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South Asia Regional Climate Change Conference Highlights Vulnerabilities of South Asia to Climate Change

© Kathmandu 1 September 2009: Government leaders meeting in Kathmandu, Nepal, for the South Asia Regional Climate Change Conference “A Vision for Addressing Climate Change Risks and Vulnerabilities in the Himalayas” issued a Final Statement noting that South Asia, including the Hindu Kush-Himalayan region, is a climate change hot spot that influences the lives of half of the world's population, is highly vulnerable to the adverse impacts of climate change, and is characterized by critical knowledge gaps, especially of mountain ecosystems within and across its constituent units.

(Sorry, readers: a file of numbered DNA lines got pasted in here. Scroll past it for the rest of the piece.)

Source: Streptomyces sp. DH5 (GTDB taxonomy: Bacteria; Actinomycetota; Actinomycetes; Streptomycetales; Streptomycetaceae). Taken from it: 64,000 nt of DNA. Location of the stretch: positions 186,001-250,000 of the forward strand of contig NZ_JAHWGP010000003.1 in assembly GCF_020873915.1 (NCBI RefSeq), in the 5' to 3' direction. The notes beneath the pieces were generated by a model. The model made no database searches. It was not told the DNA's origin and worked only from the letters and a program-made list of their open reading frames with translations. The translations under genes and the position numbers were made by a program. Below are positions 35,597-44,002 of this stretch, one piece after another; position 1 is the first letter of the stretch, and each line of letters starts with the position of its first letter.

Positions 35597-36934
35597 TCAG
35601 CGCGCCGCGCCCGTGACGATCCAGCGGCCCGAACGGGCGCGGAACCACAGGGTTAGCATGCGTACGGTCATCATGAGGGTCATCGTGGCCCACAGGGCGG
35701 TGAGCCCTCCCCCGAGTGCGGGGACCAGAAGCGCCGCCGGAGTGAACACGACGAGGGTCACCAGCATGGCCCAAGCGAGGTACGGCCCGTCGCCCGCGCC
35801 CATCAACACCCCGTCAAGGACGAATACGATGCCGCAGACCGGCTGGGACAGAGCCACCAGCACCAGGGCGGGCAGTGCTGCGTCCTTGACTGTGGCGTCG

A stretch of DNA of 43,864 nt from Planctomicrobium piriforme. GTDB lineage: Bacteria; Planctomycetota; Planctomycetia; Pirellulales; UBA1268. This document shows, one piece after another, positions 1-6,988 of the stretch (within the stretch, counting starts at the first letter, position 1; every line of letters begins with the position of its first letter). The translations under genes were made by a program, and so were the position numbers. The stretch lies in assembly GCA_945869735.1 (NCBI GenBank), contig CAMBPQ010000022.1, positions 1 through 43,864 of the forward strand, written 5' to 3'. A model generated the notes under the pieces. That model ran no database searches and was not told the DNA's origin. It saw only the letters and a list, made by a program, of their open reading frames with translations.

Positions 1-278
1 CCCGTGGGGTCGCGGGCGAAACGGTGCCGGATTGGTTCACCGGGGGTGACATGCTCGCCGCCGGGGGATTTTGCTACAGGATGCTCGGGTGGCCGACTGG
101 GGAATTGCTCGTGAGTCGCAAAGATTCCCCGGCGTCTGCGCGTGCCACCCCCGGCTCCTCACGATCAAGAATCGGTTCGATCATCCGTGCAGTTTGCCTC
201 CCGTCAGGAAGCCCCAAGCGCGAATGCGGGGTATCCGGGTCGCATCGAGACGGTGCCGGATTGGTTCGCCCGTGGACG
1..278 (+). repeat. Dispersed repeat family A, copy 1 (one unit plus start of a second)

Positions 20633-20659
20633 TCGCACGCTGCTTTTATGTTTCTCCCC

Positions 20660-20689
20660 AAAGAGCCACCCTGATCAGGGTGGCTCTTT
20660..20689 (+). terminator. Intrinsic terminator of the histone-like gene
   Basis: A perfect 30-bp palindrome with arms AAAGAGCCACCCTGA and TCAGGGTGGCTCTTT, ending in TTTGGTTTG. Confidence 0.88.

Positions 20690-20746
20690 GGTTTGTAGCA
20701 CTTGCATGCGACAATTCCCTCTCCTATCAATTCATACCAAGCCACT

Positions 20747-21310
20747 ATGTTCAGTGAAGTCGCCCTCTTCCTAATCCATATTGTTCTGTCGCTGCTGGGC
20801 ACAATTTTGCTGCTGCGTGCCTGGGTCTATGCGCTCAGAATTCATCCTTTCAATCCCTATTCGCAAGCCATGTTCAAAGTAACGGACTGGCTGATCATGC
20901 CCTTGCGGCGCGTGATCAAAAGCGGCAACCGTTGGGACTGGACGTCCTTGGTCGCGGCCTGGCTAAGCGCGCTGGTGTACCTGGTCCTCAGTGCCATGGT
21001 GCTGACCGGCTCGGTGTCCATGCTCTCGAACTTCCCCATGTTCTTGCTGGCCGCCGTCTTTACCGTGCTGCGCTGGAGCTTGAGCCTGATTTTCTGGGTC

The Final Statement also stresses the need to translate the principles of common but differentiated responsibilities and respective capabilities and historical responsibility of the developed countries as envisaged in the UNFCCC into operational practice. It notes that the world has spent more on corporate/financial bailouts than on promoting sustainability and, least of all, on addressing climate change.

Regarding development and transfer of clean technologies, including capacity building, the Final Statement notes that the transfer of technologies should be provided by Annex I countries to non-Annex I countries and they should not be constrained by the high upfront costs of intellectual property rights. Appropriate indigenous technologies should also be promoted through channeling of funds to developing countries in accordance with the Convention's provisions. Both the public and private sector should be encouraged to address the impacts of climate change through the provision of clean technologies.

The conference was organized by the Government of Nepal in collaboration with the Asian Development Bank (ADB), the World Bank, the Danish International Development Agency (DANIDA), the UK Department for International Development (DFID). [The Final Statement]